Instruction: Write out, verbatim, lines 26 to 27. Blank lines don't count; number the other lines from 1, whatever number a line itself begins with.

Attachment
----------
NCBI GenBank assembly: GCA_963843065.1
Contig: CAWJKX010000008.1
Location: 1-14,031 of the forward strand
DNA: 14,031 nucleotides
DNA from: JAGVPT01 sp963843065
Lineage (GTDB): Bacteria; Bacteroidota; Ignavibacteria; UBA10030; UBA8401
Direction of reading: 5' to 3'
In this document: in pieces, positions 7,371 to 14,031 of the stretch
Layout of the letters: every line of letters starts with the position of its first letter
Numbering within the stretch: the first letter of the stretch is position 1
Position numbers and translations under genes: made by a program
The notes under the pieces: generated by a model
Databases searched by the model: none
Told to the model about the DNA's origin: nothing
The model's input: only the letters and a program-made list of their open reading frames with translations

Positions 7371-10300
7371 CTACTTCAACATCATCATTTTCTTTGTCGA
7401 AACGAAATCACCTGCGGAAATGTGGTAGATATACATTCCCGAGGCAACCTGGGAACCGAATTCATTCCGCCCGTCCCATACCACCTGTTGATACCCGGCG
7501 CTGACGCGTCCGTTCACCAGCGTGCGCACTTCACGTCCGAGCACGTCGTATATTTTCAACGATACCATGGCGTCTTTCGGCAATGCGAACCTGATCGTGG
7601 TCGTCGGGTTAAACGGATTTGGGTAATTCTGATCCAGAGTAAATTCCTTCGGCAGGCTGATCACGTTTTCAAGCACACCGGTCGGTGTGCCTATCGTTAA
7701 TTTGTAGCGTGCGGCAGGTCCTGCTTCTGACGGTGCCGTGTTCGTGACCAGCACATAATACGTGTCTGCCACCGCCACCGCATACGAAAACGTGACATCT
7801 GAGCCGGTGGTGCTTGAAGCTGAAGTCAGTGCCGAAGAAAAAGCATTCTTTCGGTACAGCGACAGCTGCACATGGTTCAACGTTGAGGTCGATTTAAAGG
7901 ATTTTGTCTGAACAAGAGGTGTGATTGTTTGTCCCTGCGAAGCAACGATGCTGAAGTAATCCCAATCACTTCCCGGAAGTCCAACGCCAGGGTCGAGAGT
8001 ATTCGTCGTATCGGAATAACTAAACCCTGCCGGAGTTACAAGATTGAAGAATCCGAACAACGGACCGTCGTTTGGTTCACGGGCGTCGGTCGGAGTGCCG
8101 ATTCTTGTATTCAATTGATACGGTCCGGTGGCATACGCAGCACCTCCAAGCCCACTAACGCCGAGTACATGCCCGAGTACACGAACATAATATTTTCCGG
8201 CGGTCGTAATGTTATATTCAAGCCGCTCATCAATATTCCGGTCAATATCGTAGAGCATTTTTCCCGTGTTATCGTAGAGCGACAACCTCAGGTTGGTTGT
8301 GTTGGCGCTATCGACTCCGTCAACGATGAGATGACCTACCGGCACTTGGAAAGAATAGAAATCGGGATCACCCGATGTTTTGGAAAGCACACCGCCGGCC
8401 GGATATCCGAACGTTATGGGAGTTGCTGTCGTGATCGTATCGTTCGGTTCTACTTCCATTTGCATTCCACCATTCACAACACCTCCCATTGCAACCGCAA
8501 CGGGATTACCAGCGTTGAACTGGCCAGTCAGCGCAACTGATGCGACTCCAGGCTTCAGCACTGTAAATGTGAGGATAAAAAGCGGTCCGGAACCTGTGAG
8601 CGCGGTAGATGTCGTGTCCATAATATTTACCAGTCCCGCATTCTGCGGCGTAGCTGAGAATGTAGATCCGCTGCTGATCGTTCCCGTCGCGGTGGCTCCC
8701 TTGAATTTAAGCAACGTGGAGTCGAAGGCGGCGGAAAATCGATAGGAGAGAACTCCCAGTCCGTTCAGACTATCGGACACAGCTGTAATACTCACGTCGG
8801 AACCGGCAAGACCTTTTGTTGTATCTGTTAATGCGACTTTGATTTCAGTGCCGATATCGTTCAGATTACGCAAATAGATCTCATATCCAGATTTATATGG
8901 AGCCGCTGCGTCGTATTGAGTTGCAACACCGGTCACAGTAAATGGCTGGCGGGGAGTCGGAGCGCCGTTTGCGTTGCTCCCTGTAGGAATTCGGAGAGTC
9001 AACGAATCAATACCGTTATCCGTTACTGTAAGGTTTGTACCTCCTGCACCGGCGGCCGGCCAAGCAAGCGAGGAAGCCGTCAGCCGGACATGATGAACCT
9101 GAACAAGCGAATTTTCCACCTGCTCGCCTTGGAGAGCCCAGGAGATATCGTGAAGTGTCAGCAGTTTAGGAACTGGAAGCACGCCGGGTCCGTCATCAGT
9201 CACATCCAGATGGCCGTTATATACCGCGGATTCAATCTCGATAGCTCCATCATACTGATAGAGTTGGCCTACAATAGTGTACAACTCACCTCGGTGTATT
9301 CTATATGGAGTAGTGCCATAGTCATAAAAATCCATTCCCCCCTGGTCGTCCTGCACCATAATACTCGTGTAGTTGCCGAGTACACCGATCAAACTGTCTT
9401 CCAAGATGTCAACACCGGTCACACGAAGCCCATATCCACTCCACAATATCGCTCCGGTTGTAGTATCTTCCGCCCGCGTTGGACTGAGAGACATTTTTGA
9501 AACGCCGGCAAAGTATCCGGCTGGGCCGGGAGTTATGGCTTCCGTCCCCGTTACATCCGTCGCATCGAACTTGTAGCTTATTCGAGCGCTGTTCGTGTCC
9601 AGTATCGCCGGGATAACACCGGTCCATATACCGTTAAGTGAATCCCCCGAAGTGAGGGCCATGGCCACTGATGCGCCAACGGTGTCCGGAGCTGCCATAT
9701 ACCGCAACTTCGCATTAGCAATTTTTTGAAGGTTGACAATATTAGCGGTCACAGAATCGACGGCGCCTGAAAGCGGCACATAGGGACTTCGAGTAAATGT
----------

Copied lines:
8201 CGGTCGTAATGTTATATTCAAGCCGCTCATCAATATTCCGGTCAATATCGTAGAGCATTTTTCCCGTGTTATCGTAGAGCGACAACCTCAGGTTGGTTGT
8301 GTTGGCGCTATCGACTCCGTCAACGATGAGATGACCTACCGGCACTTGGAAAGAATAGAAATCGGGATCACCCGATGTTTTGGAAAGCACACCGCCGGCC